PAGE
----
Clock Boy Loses Defamation Lawfare


Ace of SpadesHQ:

Lawfare.

The American Freedom Law Center gets a win, and now will go into the Bonus Round to seek lawyer’s fees and sanctions against Clock Boy’s dad (who filed the suit) and his lawyers.

During the hearing, AFLC co-founder and senior counsel David Yerushalmi explained to Judge Moore that the purpose of the lawfare-driven lawsuit was to intimidate into silence those who might comment publicly on the connection between jihad, terrorism, sharia, and Islam. As such, Yerushalmi argued,

“This case is a classic Strategic Lawsuit Against Public Participation or ‘SLAPP’ case and should be dismissed.”

During the lengthy hearing, Judge Moore pressed Mohamed’s lawyer, Fort Worth attorney Susan Hutchison, to provide any facts that would suggest that Hanson and the other defendants had said anything false or defamatory about Mohamed or his son during the television broadcasts. After spending a painfully embarrassing 15 minutes flipping through reams of paper, Mohamed’s lawyer was unable to provide any such evidence.

At the conclusion of the hearing, Judge Moore took the matter under advisement but informed the parties that she would rule by the end of the day. Today, the Court published Judge Moore’s ruling dismissing the lawsuit against Hanson and CSP with prejudice.

It was always a setup, and an obvious one.  The kid brought a dubious looking electronic device to school, claiming it was a clock he made. This was a test to see how the school, media and the courts would react.

I mean, somebody would have to be a real dunce to fall for that. Right?

Bringing lawsuits to quiet criticism = Shutuppery.

 

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One thought on “Clock Boy Loses Defamation Lawfare

  1. onwyrdsdream

    Making a clock can be difficult or easy. A person who’s played with an arduino could make something of that level in a few hours. With discreet logic may take a bit more skill and time, but would still be a weekend project. There are various tutorials on youtube, in wikis, and in various other forms across the internet where you could learn the skills to do so, even at his age, and even if they’re not that bright of a child. A child of his age could make one without being a genius. I’ve helped younger children solder together kits that have a similar skill requirement. The hard part if it were with an arduino would only be the programming, and I could progra, on that level at his age.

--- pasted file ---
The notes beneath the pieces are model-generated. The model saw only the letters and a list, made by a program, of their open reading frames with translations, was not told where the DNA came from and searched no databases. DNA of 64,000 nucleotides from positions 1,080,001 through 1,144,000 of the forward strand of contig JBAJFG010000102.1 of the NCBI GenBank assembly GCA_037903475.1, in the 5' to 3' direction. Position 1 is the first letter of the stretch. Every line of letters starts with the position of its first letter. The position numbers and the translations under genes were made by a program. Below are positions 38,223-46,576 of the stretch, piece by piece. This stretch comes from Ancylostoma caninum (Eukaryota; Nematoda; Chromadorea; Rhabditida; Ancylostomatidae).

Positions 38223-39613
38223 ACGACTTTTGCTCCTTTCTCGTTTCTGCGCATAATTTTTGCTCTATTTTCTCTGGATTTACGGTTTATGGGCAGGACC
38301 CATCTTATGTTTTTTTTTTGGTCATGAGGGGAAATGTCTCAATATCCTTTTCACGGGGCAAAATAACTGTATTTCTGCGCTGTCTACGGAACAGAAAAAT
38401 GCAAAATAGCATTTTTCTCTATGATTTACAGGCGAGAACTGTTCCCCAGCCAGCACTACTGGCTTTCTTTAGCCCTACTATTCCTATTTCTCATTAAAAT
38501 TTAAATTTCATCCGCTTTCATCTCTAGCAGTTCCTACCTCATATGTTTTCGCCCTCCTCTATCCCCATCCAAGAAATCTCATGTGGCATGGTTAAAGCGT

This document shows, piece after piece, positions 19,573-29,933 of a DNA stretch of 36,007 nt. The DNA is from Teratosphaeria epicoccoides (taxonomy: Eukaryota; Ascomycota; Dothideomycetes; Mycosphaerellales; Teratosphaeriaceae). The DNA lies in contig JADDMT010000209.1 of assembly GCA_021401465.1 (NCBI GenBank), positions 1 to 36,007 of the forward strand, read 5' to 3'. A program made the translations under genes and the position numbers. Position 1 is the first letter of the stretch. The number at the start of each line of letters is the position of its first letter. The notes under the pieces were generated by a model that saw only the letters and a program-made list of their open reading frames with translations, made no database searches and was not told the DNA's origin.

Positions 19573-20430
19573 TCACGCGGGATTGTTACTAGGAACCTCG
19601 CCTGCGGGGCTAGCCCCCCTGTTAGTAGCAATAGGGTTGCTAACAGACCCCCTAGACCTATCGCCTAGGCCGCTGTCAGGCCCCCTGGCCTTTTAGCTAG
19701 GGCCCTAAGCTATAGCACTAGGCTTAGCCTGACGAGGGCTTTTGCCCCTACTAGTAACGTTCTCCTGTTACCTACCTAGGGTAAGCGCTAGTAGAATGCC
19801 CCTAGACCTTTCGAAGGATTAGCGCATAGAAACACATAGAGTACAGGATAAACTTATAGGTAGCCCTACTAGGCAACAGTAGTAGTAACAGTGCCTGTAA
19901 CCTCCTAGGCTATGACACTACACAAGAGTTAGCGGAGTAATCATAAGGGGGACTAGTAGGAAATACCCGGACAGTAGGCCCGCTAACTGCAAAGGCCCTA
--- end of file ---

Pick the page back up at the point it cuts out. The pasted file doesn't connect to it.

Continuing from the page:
But he didn’t make a clock, he took a working clock and stuffed it in a suitcase, looking like he wanted people to misinterpretate it as a bomb, and then represented it as his work. The best case is stupid bravido, and it was rewarded. It was rather disgusting to see people falling all over themselves due to fake news. A fine example of how reporters know very little about very much and get things wrong with relish. Possibly mustard and chili. He didn’t make a clock. The police didn’t think it was a bomb. The police wanted to know if he was trying to make other people think he did or could build a bomb, and he wasn’t helpful in answering it. People were falling all over themselves for a response which was fairly measured. If I’d done the same when I was in school I’d have probably been suspended, that’s just how it goes. We live in an Era when chewing a pop tart into the wrong shape can get you suspended.

    But, if you win the disadvantage lottery (which is about check boxes rather than actual disadvantages) you can have the president speak well of you and the CEOs of various companies send you hundreds of dollars in merchandise over a teenager’s sloppy deception.

    Liked by 1 person

    Reply

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